|Howard Gilmore, Captain USN|
|Submitted by Eugene Mazza||Created 12/17/2000 - Page 4|
Our nations highest military award for bravery is the Congressional Medal of Honor. It was conceived in the early 1860s and first awarded in 1863. It is actually just the Medal of Honor, but because it is presented "in the name of congress" common usage adds " Congressional." The rules for who can be awarded the medal are set forth in a public law which reads:
"The President may award and present in the name of congress, a medal of honor of appropriate design, with ribbons and appurtenances, to a person who, while a member of the [armed forces], distinguished himself conspicuously by gallantry and intrepidity at the risk of his life above and beyond the call of duty, while engaged in an action against an enemy of the United States."
Medal of Honor Citation for
gallantry and valor above and beyond the call of duty as Commanding Officer
of the USS Growler during her Fourth War Patrol in the Southwest Pacific
from 10 January to 7 February 1943. Boldly striking at the enemy in spite of
continuous hostile air and antisubmarine patrols, Commander Gilmore sank one
Japanese freighter and damaged another by torpedo fire, successfully evading
sever depth charges following each attack. In the darkness of night on 7
February, an enemy gunboat closed range and prepared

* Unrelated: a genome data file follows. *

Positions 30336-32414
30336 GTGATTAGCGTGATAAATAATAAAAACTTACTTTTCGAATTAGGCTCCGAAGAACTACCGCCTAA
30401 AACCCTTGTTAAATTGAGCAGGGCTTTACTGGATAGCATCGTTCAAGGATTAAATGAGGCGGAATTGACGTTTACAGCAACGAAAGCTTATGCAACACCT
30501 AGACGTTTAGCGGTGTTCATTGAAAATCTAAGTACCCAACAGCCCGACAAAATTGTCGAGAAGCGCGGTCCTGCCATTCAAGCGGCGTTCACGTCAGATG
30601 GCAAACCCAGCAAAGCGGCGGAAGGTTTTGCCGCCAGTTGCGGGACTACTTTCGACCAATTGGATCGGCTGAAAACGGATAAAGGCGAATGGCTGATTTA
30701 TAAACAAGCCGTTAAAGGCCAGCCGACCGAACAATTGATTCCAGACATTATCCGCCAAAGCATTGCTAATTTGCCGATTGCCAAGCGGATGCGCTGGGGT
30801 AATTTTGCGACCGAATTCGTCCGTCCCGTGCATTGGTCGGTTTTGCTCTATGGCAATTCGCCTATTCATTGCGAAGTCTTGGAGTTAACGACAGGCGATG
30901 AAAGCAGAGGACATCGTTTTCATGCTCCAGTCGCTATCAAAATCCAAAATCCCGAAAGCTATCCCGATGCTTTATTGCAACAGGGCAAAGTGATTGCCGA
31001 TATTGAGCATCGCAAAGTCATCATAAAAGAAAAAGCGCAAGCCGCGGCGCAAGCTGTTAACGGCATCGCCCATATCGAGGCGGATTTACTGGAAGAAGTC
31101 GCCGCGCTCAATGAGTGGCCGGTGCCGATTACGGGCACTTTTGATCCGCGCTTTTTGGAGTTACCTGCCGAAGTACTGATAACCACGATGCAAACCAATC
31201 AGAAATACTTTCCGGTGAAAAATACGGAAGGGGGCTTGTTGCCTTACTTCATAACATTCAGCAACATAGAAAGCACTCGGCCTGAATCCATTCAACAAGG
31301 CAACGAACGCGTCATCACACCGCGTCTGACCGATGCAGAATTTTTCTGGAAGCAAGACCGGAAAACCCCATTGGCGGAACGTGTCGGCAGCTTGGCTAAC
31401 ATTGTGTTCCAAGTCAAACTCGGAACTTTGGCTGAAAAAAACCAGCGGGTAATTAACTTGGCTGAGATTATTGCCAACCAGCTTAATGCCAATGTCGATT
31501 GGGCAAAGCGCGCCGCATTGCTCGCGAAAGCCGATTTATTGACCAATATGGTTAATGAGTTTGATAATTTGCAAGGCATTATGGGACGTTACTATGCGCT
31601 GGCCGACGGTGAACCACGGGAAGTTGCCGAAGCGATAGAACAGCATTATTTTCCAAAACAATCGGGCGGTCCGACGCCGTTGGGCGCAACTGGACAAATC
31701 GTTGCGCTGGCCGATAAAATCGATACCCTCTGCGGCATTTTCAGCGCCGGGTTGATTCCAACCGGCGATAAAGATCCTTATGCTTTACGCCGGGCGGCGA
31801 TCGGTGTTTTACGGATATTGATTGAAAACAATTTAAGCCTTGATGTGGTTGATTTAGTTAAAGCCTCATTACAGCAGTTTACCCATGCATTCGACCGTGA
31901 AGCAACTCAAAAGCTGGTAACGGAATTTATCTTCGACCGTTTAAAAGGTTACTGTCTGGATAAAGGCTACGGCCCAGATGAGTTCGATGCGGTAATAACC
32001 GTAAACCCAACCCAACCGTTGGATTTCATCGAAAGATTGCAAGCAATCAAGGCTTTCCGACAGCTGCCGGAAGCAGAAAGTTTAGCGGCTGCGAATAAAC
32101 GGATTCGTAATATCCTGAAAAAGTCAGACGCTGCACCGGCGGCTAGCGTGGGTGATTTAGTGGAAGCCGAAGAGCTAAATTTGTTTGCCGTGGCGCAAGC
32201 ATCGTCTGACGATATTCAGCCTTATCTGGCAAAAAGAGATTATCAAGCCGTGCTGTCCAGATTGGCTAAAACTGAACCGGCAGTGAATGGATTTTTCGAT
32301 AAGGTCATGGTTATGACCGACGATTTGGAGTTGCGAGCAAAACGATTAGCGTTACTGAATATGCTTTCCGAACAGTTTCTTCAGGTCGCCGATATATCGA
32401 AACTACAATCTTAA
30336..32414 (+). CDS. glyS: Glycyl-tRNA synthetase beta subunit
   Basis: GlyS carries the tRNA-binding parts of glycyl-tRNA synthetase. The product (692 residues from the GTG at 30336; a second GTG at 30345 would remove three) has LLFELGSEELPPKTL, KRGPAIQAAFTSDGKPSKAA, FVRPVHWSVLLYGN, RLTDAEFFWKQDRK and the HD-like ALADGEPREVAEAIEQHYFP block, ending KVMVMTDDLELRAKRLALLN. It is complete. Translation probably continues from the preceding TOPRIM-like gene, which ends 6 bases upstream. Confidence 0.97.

Commander Gilmore's widow, Mrs. Howard W. Gilmore of 5315 South Liberty Street, New Orleans, Louisiana, was the sponsor of the submarine tender named in honor of her husband. The Howard W. Gilmore, AS 16, originally named the Neptune but renamed before launching, was launched, on 16 Sept. 1943, at the Navy Yard, Mare Island, Ca.
9 United States Naval Academy, Medal of Honor Citation for Commander Howard W. Gilmore
The United States Naval Academy permanently
mounted a memorial plaque outside a room in Bancroft Hall occupied by Commander
Gilmore while a midshipman. The room so designated will hereafter be known as
the "Gilmore Room." Admiral Raymond A. Spruance dedicated the plaque:
I believe it would be appropriate at this point to
dedicate the Submariner's Navy Hymn to all past, present and future submariners.
This hymn was received from Senior Chief Darrell D. Ames [ AmesDD@csp.navy.mil
Eternal Father, Strong to save
During the Growler's refit, alongside the U. S. S. Fulton, AS 11, February 1943, a song dedicated to Cdr. Howard W. Gilmore was written. Mr. William E. Hanks recently gave the sheet music to me. Mr. Hanks is an Ancient Mariner, of the United States Naval Reserve Midshipmen School, New York, N. Y., tenth class. Mr. Hanks was an Ensign aboard the U. S. S. Drum, SS 228, which was stationed in Brisbane for her seventh and eight patrols. This was during the repairs to the Growler. He believes that he purchased the sheet music at the Fulton's ship store.
The sheet music follows